DPhil student Ayodipupo Oguntade has been selected by the West African College of Physicians as their best 2020 Fellowship Candidate in Internal Medicine for the cardiology sub-speciality. Unusually, Ayo passed the rigorous examination on the first attempt, joining the highest rank of consultant clinicians for West Africa at the age of just 33.
From the beginning of his medical career, Ayo was drawn to study cardiovascular diseases due to their devastating global impact. ‘Cardiovascular diseases are the greatest cause of adult morbidity and mortality worldwide. Even in my home country of Nigeria, illnesses such as heart failure and hypertension are definitely rising.’
Ayo completed his early medical training in Nigeria, with a MBChB in Medicine and Surgery from the Obafemi Awolowo University, followed by a master's in Clinical Epidemiology from the University of Ibadan. He then moved to the UK to do a master's in Cardiovascular Science at University College London (UCL). It was here that he first got to grips with ‘big data’ and discovered the true power of investigating diseases at the population level. ‘I realised that we can learn so much more from large, population studies compared with individuals in hospitals. After all, whatever we see in hospitals starts from communities and factors affecting the general population.’ Despite having to rapidly learn computational methods - ‘I was used to doing statistics by hand back home!’, Ayo excelled and was named the ‘Most Outstanding Student of the Year’ graduating the top of his class at the Institute of Cardiovascular Science, UCL.
Ayodipupo said he was motivated to then apply to do a DPhil at Oxford Population Health, because of its excellent research record and the world-renowned studies it is involved with. ‘As a medical trainee, I used to read publications from studies such as the Million Women Study and the Mexico City Prospective Study, and I was fascinated.’ Under the supervision of Professor Sarah Lewington, Ayo is researching how body composition, particularly the distribution of body fat, affects heart failure risk in UK Biobank participants.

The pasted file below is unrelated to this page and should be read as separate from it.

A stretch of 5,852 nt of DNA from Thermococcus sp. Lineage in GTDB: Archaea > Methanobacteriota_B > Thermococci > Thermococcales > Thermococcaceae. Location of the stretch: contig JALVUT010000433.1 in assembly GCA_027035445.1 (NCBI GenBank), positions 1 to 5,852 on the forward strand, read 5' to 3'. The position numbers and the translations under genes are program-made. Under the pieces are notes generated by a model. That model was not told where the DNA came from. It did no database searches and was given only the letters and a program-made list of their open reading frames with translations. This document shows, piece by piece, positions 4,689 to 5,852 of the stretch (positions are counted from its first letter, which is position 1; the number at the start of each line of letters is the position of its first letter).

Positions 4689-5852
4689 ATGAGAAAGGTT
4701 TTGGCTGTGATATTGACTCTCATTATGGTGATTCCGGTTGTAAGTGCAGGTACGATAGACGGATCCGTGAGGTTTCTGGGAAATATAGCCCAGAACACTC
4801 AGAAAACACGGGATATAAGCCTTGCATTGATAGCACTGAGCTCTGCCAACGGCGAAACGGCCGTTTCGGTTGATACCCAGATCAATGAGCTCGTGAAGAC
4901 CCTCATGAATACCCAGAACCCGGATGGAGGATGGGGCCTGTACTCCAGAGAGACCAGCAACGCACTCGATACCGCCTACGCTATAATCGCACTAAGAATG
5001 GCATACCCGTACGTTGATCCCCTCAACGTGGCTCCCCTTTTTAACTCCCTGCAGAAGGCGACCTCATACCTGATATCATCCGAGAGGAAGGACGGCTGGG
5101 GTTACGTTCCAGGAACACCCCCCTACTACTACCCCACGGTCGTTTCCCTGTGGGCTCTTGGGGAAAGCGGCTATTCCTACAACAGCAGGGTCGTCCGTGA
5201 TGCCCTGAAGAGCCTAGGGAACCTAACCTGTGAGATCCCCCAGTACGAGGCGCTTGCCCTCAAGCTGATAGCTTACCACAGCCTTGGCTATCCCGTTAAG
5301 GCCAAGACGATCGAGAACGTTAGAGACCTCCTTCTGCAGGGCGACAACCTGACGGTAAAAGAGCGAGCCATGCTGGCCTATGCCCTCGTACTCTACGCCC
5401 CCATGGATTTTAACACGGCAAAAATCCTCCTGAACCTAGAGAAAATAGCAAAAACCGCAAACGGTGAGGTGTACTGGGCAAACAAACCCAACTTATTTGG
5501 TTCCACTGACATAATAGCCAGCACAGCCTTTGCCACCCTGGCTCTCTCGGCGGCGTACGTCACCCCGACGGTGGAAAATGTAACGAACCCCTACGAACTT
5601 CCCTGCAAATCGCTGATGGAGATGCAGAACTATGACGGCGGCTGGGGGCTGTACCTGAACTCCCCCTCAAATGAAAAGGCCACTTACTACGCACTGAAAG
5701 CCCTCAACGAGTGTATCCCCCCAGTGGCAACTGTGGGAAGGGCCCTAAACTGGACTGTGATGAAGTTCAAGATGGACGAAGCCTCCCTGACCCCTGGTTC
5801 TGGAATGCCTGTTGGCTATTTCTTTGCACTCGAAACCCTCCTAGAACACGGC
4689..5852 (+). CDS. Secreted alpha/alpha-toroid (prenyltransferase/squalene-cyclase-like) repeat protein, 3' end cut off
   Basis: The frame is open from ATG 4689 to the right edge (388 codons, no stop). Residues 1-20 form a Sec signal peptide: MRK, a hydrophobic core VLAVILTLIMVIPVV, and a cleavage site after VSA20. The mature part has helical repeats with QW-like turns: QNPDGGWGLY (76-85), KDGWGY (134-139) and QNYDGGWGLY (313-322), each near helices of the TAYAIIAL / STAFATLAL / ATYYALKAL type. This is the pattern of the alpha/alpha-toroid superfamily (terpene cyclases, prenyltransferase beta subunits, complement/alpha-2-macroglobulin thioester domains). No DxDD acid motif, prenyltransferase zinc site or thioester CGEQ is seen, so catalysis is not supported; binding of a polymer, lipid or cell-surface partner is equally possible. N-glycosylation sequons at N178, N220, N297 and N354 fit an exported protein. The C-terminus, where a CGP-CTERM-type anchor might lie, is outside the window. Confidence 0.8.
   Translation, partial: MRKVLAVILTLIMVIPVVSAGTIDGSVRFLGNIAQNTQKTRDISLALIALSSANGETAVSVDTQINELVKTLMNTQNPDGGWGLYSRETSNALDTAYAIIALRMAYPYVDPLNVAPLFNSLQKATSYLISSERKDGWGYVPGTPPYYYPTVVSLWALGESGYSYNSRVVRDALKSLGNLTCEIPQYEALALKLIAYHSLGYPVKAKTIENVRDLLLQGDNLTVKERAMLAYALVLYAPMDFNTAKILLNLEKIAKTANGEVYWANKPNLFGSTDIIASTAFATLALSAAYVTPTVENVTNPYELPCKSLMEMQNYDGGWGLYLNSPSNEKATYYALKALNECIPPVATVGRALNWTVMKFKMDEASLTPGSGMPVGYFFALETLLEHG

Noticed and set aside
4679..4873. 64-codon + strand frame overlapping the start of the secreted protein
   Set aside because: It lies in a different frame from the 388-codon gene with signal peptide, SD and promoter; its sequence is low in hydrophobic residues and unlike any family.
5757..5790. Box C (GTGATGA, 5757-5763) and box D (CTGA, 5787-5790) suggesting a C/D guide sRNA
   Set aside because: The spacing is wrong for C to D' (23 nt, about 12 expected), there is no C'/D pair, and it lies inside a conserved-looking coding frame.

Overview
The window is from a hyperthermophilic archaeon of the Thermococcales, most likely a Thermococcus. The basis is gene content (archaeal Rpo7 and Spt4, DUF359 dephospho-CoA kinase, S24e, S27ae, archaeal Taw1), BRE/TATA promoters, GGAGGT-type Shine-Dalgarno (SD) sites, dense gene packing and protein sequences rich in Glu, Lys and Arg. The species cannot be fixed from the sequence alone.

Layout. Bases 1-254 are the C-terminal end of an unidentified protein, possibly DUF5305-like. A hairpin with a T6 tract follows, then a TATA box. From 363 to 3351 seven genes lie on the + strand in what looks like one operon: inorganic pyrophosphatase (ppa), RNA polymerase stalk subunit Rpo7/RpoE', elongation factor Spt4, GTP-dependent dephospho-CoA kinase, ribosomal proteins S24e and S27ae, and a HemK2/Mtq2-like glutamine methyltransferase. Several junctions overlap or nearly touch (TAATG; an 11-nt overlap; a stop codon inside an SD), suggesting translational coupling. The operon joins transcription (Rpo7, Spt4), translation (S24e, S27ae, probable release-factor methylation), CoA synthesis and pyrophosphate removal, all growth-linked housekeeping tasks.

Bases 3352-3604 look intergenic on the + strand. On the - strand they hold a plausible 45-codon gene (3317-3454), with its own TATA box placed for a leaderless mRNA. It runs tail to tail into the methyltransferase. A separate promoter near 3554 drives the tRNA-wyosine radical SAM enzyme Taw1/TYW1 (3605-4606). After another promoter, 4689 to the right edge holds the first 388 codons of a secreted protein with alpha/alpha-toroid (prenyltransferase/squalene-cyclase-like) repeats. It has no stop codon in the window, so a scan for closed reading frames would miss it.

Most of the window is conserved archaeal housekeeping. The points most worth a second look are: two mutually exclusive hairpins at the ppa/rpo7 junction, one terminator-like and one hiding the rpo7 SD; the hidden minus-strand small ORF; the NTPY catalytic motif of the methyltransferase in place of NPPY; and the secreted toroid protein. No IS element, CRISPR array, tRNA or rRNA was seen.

Just before leaving to take up his DPhil in November 2020, Ayo underwent the exam for the rank of Fellowship for the West African College of Physicians, which would allow him to work as a consultant. The gruelling process involves an exam of 200 multiple choice questions; two hour-long vivas (one in general medicine, one in cardiology sub-speciality); and a research project. ‘It was extremely challenging as I had to revisit areas of general medicine that I had not studied for years. In the same week, I was preparing to leave for the UK, so I felt under a lot of pressure.’ Nevertheless, Ayo passed the exam first time, while candidates typically require more than one sitting.
The examiners were particularly impressed by Ayodipupo’s research project, which involved setting up a cohort study to investigate risk factors for heart failure in African patients with hypertension. This identified clear differences to Western populations in which factors predicted mortality in this group.
‘Winning the best 2020 Fellowship Candidate award is a very humbling experience, and a real impetus for me to continue my journey in cardiovascular research’ Ayo said. His current ambition is to set up population-level cohort studies in sub-Saharan Africa for cardiovascular health. ‘Africans are widely under-represented in clinical trials and population cohorts, despite the fact that they tend to experience worse outcomes from cardiovascular diseases, and many risk factors are more common in this group.’
Ayodipupo’s supervisors, Professor Sarah Lewington and Associate Professor Ben Lacey, said: ‘This is a fantastic achievement by Ayo and we are very proud that he chose to study with us on an NDPH scholarship. It is a real pleasure supervising such a bright, enthusiastic and talented student, and we are looking forward to collaborating with him for many years to come and supporting him to achieve his ambition to establish large-scale studies of cardiovascular health in Sub-Saharan Africa.’